Next week's 'Recover your environment' workshop in Hyderabad is a tiny step towards compensating for how little has changed since the Bhopal tragedy, says Rajni Bakshi.
As the blame game over the Bhopal gas tragedy continues, with no meaningful justice in sight, it is natural to feel frightened and helpless. This is particularly true for people who live right next door to a hazardous or polluting industry.
Demanding tighter regulation of hazardous industries, though vital, is not very comforting. What good are good rules if the government inspectors are corrupt -- looking the other way while a hazardous unit runs on faulty designs and/or bad maintenance?
Given the snail's pace at which both criminal cases and civil law suits proceed in India -- threat of prosecution is hardly a deterrent for the owners of hazardous industries.
Changing these realities requires such a high order of organisation and motivation that most people feel diffident about even attempting to be 'change agents'.
But here's a healthy antidote to both the fear and helplessness. A citizen's methodology that is tangibly constructive and doable -- even by those who are not full-time social activists.
From July 10 to 12, Cerana Foundation, a Hyderabad-based NGO, will host a 'Recover Your Environment' workshop, where citizens can find ways of protecting themselves from the dangers of toxic industries.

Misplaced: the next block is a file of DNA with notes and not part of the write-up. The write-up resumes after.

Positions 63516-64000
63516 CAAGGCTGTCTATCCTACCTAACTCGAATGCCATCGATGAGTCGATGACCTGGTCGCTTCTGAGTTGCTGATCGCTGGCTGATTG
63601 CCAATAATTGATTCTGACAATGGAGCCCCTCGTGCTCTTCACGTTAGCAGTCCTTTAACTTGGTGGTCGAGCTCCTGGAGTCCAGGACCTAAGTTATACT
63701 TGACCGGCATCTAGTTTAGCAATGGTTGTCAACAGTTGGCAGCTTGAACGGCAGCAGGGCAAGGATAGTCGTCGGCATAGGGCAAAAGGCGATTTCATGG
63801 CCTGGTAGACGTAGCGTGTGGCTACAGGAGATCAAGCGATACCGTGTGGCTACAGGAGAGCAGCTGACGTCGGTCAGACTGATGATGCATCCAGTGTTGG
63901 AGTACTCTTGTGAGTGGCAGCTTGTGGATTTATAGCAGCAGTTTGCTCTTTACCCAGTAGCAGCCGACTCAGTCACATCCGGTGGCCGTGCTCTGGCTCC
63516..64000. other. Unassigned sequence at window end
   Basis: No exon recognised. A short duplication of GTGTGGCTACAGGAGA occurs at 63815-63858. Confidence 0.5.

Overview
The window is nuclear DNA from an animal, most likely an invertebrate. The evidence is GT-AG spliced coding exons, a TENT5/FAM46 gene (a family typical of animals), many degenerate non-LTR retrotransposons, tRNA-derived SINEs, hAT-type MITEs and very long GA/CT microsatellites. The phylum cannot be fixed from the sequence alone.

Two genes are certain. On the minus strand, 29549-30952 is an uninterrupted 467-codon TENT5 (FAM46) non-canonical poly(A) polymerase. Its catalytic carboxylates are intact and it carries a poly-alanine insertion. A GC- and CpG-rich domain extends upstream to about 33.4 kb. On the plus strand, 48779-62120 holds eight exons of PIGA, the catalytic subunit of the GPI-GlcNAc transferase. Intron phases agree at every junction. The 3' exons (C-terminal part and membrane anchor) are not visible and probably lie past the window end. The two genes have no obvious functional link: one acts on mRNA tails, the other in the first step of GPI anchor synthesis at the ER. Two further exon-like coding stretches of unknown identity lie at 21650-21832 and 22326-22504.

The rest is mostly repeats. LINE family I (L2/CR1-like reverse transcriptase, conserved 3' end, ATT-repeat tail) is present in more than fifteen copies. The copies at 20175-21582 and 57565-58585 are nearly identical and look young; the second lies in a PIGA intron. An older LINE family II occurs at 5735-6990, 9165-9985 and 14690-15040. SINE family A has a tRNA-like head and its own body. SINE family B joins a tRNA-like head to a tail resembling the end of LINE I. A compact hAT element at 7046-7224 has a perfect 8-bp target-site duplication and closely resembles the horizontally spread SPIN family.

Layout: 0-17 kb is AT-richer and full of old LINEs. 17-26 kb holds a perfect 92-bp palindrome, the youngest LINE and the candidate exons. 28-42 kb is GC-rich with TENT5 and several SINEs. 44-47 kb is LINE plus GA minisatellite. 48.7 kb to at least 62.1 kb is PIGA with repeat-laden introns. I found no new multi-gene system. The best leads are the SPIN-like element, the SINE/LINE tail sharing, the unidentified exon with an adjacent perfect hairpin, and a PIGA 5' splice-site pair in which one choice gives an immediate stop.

A series of such workshops is being organised in response to the deepening conflicts between the promoters of hazardous industries and the local communities, who are usually not adequately informed or consulted before the project is installed in their backyard.
A 'Recover Your Environment' workshop teaches participants how to assess for themselves whether a proposed project will be good or harmful for their environment, health, livelihoods, community resources, et cetera. People also learn how to monitor the hazards and related safety systems of an existing industrial unit.
The premise of such workshops is derived from the Indian Constitution. Article 51A(g) makes it the fundamental duty of every citizen to protect and improve the natural environment, including forests, lakes, rivers and wildlife, and to have compassion for living creatures.
For Sagar Dhara, the designer and organiser, these workshops are part of a broader shift that is now urgently needed. "If human society is to survive the environmental crisis it has created," says Dhara, "we must alter prevailing systems which provide gain-maximization for a few to new systems that will ensure risk-minimization for all."
Dhara, an environmental engineer, is building on the lessons of the Bhopal tragedy, which he sees as a multi-dimensional information failure.
Firstly, the information required to tackle an MIC (methyl isocynate) leak was never generated so there was neither event prediction nor an off-site emergency plan.
'Event prediction' (EP) refers to the process of identifying all possible risks posed by an industrial unit and accordingly preparing the vulnerable populations. 'An off-site event prediction' details the sequence of steps required to be taken in an emergency.
In the case of Bhopal, says Dhara, an off-site EP was neither asked for by the regulators nor prepared by Union Carbide. So even when the alarm was sounded people had no idea what it meant.
Secondly, life-saving information was not provided, such as properties of the hazardous substances being handled and what antidotes would work on those exposed to those toxins.